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Wednesday, August 20, 2014

What about the Bees?

May-June issue of Crops and Soils Magazine has a rather long article on Protecting Bee Health. Colony Collapse Disorder (CCD)is leading environmentalists and others to look at how we can protect our honey bees and other pollinators.   Why should  we be concerned if we grow corn and soybeans.  First we should be supportive of all agriculture.  University of Illinois lists crops commonly grown in the Midwest that need bees to pollinate.  Personally, I have had Zucchini that gets flowers but does not set any squash.  Two years ago I drilled holes in posts to provide some habitat for solitary bees.  This year I had bees and squash, but the bacterial wilt killed my squash, but I did solve the pollination problem.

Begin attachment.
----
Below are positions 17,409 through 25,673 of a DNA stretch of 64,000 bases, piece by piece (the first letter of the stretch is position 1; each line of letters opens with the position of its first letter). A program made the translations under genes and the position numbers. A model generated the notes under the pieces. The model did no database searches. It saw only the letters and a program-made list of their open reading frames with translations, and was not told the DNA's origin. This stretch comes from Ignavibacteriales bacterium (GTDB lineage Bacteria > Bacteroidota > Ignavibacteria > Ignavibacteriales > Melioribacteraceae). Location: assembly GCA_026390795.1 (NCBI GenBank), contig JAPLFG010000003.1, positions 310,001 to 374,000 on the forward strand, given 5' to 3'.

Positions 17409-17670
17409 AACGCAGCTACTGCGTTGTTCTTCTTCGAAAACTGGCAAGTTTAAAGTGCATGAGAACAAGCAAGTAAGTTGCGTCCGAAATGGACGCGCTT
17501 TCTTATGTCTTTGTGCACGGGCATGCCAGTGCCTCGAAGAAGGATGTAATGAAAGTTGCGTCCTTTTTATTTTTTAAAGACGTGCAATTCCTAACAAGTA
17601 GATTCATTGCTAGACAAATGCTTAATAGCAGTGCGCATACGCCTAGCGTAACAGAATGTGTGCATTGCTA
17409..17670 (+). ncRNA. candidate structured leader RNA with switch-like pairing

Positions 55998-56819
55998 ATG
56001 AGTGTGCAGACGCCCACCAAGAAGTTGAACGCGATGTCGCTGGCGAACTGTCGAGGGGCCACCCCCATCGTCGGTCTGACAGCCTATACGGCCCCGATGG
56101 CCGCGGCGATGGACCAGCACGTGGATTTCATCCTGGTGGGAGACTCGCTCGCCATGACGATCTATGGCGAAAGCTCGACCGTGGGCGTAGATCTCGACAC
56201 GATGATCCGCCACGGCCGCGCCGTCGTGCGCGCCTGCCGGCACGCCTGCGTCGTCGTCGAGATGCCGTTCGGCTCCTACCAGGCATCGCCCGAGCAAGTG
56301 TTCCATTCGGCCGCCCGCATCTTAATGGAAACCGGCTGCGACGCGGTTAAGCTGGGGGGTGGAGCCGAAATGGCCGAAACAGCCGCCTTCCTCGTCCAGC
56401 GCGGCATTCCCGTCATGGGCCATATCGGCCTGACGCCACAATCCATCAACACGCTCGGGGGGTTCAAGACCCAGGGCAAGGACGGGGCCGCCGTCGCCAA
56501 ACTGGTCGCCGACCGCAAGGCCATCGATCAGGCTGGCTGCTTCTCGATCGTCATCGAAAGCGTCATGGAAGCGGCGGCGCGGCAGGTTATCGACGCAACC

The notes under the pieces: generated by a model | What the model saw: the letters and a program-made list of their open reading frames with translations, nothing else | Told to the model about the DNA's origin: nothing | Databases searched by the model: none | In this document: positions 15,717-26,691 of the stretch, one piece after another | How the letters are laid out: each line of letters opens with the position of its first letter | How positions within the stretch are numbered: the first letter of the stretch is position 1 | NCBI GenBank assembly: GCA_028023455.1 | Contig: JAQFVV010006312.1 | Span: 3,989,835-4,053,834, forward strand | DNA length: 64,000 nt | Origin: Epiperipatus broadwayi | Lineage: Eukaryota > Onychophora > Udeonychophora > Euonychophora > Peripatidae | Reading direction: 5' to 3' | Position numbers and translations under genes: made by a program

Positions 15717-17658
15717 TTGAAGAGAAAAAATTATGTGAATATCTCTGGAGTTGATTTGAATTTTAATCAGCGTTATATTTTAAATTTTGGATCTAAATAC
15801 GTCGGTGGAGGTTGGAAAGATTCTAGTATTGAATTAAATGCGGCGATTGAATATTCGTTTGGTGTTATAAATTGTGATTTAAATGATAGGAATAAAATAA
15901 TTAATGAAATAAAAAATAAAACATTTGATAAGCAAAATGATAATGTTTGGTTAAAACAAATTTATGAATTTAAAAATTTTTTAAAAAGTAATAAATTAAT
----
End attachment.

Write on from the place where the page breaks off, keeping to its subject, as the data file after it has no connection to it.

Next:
The article says that the Almond industry needs almost all of the honey bees in in our country to produce a crop.  Apples Peaches, Watermelon, Cantaloupe and many other tasty summer treats need bees to produce a crop.  The Crops and Soils Article cites some research suggesting the soybeans can yield 10 to 30% better if they are visited by bees.  That should get your attention.  Maybe it makes you want to be a beekeeper. 

So what can the average farmer do?  Integrated Pest Management (IPM) is a place to start.  Only use pesticides when they are needed.  This cuts costs, slows the development of resistant species, and perhaps improves bee habitat.  IPM is good practice not matter what. 

Consider establishing some pollinator habitat.  Diversity of flowering species keeps bees healthier.  USDA programs can help.  Pollinator species can be added to existing CRP land or established in new areas. Participating in voluntary programs beats regulation. 

People are also encouraged to reduce mowing of roadsides and odd areas to maintain nesting cover for mammals and birds.  Reducing mowing can also provide much needed diversity of pollen to beneficial  insects such as pollinators. 

Honey is just a tasty side benefit to protecting honeybees. 

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